Open Government

WPC's Center for Government Reform's mission is to partner with stakeholders and citizens to work toward a government focused on its core functions while improving its transparency, accountability, performance, and effectiveness for taxpayers.

Open Government Blog

$2 billion hole blown in brand new 2015-17 budget

July 1, 2015 in Blog

Around 11:30 p.m. last night (30 minutes before a government shutdown) Governor Inslee signed the state's 2015-17 budget. Though the new budget is only a few hours old, there is already a $2 billion cloud hanging over it.

Legislature approves budget/transportation package; averts government shutdown but work still to be done for budget to balance

July 1, 2015 in Blog

With just hours to spare before a partial state government shutdown, the legislature overwhelmingly adopted the state’s 2015-17 budget. By a vote of 38-10 in the Senate and 90-8 in the House, lawmakers approved a $38.2 billion biennial budget ($79 billion all funds). This represents a 13% increase in spending from the 2013-15 budget.

Not Olympia's finest hour for government transparency

June 30, 2015 in Blog

It is wonderful news the state won't be facing a government shutdown and that a major transportation investment package with good reforms is moving forward but the last week, the past 72 hrs in particular, have been very embarrassing for the cause of an open and transparent legislative process.

3 states without budget using continuing resolution to avoid government shutdown

June 24, 2015 in Blog

South Carolina, North Carolina and New Hampshire are in the same boat as Washington with a major budget fight threatening a government shutdown on July 1. Those three states, however, are using a continuing resolution to keep government open while budget negotiations continue.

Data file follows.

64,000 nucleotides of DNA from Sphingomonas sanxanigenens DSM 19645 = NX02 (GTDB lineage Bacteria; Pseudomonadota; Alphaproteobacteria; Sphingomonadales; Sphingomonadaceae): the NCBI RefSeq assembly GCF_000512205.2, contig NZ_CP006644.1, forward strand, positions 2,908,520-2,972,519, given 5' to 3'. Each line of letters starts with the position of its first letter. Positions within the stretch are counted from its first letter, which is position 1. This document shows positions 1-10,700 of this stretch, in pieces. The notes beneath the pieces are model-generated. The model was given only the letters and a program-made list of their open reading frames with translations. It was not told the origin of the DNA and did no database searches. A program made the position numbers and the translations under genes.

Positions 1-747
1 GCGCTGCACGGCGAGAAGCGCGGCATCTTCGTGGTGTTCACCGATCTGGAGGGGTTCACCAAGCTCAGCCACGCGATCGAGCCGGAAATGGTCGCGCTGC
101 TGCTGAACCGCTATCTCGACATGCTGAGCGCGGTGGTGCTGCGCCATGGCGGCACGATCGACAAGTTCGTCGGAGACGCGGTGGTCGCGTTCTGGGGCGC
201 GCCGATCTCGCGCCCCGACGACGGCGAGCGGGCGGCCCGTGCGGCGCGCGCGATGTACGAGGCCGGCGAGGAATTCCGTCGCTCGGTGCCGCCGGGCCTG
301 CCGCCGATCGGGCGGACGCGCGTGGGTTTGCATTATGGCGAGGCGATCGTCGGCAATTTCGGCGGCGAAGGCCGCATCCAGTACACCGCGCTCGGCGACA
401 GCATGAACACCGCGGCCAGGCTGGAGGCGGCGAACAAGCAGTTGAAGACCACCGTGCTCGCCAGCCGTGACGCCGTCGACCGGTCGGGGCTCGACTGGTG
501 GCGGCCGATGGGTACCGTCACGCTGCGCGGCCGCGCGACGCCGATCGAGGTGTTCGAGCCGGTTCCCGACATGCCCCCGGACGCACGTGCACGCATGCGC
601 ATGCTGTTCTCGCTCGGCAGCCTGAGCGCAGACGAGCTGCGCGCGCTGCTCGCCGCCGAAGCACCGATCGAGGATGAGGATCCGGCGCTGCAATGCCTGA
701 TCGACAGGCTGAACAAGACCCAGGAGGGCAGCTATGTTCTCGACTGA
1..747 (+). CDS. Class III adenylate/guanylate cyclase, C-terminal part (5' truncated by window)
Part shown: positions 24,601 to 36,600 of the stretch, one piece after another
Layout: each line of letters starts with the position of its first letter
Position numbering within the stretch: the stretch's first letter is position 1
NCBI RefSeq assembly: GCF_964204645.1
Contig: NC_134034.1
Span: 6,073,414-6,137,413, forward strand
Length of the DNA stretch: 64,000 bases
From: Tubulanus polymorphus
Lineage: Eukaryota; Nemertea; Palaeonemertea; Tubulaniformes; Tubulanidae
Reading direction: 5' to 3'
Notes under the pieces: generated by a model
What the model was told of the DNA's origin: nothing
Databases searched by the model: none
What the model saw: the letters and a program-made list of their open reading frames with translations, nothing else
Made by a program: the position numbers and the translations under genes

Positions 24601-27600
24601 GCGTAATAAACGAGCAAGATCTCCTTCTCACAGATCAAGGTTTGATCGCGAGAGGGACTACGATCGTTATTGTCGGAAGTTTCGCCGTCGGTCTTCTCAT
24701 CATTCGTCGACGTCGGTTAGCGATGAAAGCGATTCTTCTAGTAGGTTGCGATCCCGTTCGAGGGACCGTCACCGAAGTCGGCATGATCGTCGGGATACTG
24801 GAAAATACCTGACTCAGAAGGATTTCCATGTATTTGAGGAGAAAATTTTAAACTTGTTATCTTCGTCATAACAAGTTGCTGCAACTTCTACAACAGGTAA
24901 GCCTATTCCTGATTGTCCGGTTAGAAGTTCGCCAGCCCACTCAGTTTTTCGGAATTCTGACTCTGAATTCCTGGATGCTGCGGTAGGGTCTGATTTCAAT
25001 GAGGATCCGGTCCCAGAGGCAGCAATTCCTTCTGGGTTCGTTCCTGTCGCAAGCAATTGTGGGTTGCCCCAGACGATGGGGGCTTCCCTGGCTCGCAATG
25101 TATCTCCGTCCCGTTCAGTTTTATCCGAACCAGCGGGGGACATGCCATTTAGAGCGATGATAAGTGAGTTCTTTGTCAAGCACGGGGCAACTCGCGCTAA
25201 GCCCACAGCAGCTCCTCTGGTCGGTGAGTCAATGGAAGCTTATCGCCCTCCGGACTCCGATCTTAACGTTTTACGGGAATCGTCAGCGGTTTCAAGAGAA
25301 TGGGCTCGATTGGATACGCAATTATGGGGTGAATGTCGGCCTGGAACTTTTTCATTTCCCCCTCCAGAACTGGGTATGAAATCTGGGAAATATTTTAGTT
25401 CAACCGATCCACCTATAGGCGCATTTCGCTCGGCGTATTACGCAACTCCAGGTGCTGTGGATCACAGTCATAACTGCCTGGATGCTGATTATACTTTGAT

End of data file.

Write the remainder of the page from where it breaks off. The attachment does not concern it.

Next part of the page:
Details here:

State continues to stress the lack of an income tax as a selling point for new business

June 16, 2015 in Blog

We previously highlighted how the state Department of Commerce has long used Washington’s lack of income or capital gains taxes as part of their marketing pitch to encourage businesses to come to Washington.  Apparently department officials still believe having no income tax is a strong selling point.  

Don't forget the full context for proposed capital gains taxes in Washington

June 14, 2015 in Blog

I know I’ve already written about the proposed capital gains tax several times but I keep seeing the same phrasing used to discuss it without the context of what it would mean for the state in both legal and competitive purposes.

Acting State Auditor fights for dedicated performance audit funds

June 2, 2015 in Blog

Commenting on a tour of school children at the capitol on Monday, Seattle Times reporter Joe O'Sullivan tweeted:

Docent explaining executive branch to school children: 'I would say we have a state auditor - and we usually do.'

This qualifier is very troubling for several reasons but especially with both the most recent House and Senate budget proposals continuing to raid the voter-approved dedicated I-900 performance audit funds for the State Auditor.

Notable budget dates

May 26, 2015 in Blog

With the first special session winding down here are a few dates to pay attention to as lawmakers work to adopt the state's 2015-17 budget:

New collective bargaining reform bill introduced

May 21, 2015 in Blog

Yesterday state employees held a coordinated lunch time "unity break" to encourage lawmakers to ratify the contracts that were secretly negotiated behind closed doors last summer with Governor Inslee. As a side note, there was a striking (no pun intended) contrast between the ongoing illegal teacher strikes and yesterday's “unity break” by state workers. State workers showed there is a way to protest while showing up for work and not disrupting public services - something other public servants should take note of.

Will $415 million increase in forecasted revenue break budget logjam?

May 19, 2015 in Blog

With not much progress to date on budget negotiations during the special session, yesterday's $415 million increase in forecasted revenue may just be what lawmakers need to wrap up their work. According to the state's Economic Revenue Forecast Council: